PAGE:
In 1924, Hecht moved back to New York City to concentrate on writing for the stage. His collaboration with Charles MacArthur produced his best known book, Front Page. This irreverent and melodramatic tale of newspaper life is considered to be the classic tale of hard-boiled reporters whose sole ambition is to get the “Big Story” amidst an atmosphere of cigar smoke, typewriter clatter and shouts of “Hold the Presses.”

Although he was the author or co-author of nearly 300 books, short stories and plays, Hecht will probably be best remembered for his writing of over sixty screenplays for Hollywood. His talent in writing for Hollywood was recognized with two Academy Awards for his screenplays of Underworld in 1924, and The Scoundrel in 1927.

Ben Hecht died in New York City, April 18, 1964.

Selected Bibliography:

Erik Dorn, Putnam, 1921
Fantazius Mallare, Covici-McGee, 1922
Florentine Dagger, Boni and Liveright, 1923

The Front Page, 1928
Twentieth Century, 1932
(Both in collaboration with Charles MacArthur)

Short Stories and sketches:
1001 Afternoons in Chicago, Covici-McGee, 1922
Tales of Chicago Streets, Haldeman-Julius, 1924
Collected Stories of Ben Hecht, Crown, 1945

A Child of the Century, (An autobiography), Simon and Schuster, 1954
Charlie, (A biography of Charles MacArthur),
 Harper, 1957
Gaily, Gaily, (Correspondence and reminiscences), Doubleday, 1963

Kathleen Krull, 1952-

Kathleen Krull has written that as a child she thought books were the most important things in the world. The author of more than 50 fiction and nonfiction books for children, Kathleen says her wish is to create books that will mean as much to others as books have meant to her.

Kathleen Krull was born in Fort Leonard Wood, Missouri, and grew up in Wilmette, Illinois. She is the oldest of four children and has three younger brothers. As a child, she loved to read, and her family made weekly visits to the library. Her favorite genres were fantasy and mystery, but she also enjoyed historical fiction, biographies, and adventure stories. Kathleen’s reading soon led to an interest in writing. One of her earliest works, Hairdos and People I Know was written in fifth grade. Kathleen took piano lessons and later taught herself violin and viola. She appeared in recitals, played the organ at church, and gave piano lessons to neighborhood children.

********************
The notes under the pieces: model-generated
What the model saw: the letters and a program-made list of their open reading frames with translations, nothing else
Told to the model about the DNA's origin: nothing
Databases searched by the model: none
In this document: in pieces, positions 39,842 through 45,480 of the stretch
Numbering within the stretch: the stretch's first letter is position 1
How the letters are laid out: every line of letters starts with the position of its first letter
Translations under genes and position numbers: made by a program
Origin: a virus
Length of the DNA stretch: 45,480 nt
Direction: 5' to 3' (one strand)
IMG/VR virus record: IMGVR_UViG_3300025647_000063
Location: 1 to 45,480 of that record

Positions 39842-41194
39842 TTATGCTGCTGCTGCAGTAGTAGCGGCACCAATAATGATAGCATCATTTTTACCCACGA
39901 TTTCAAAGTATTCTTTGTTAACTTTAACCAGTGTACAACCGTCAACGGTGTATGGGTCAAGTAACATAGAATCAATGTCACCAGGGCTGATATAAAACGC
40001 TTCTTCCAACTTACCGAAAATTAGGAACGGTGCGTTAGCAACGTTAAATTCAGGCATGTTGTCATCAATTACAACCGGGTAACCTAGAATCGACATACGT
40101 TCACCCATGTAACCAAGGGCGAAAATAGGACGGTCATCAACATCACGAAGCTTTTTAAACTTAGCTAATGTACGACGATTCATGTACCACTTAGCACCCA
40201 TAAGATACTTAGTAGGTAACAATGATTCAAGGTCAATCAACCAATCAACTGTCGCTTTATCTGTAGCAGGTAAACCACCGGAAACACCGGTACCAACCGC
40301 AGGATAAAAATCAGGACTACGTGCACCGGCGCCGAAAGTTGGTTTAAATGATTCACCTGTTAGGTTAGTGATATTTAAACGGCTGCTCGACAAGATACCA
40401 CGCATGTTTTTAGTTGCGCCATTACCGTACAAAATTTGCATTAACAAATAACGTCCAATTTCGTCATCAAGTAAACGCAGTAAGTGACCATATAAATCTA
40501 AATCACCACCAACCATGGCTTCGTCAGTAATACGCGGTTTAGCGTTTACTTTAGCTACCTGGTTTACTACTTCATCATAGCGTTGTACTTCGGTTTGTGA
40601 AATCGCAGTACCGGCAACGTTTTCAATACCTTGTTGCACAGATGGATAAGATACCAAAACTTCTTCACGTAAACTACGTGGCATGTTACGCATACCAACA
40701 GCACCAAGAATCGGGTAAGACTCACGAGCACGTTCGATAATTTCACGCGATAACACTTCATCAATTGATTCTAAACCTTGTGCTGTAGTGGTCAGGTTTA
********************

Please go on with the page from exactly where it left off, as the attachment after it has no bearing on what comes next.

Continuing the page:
While at Lawrence University in Appleton, Kathleen majored in English and minored in music. She worked as an editor at Harper & Row, Western Publishing/Golden Books in Racine, Raintree Publishers, and Harcourt Brace Jovanovich. Her first books were published by Western when she was 22. She also authored a book in the Trixie Belden mystery series under the Kathyrn Kenny pseudonym.

Two of Kathleen’s best known non-fiction titles incorporate her love of music. Her book, Gonna Sing My Head Off!, is a collection of 62 American folk songs which she arranged in keys that are easily sung by children. Lives of the Musicians: Good Times, Bad Times (and What the Neighbors Thought) briefly describes everyday and humorous experiences in the lives of twenty composers.

The “Lives of” series now includes titles on writers, artists, athletes, and presidents. She writes that biographies are a way for children to learn about themselves and how others overcome difficulties can put one’s own troubles in perspective.

Kathleen Krull lives in San Diego with her husband, illustrator Paul Brewer.

Selected Bibliography:

Lives of the Musicians: Good Times, Bad Times (and What the Neighbors Thought), Harcourt, 1993

Gonna Sing My Head Off!, American Folk Songs for Children, Knopf, 1992

Maria Molina and the Days of the Dead, Macmillan, 1994

It’s My Earth Too: How I Can Help the Earth Stay Alive, Doubleday, 1992

Wilma Unlimited: How Wilma Rudolph Became the World’s Fastest Woman, Harcourt, 1996

Wish You Were Here: Emily’s Guide to the 50 States, Doubleday, 1997

They Saw the Future: Psychics, Oracles, Scientists, Great Thinkers, and Pretty Good Guessers, Atheneum, 1999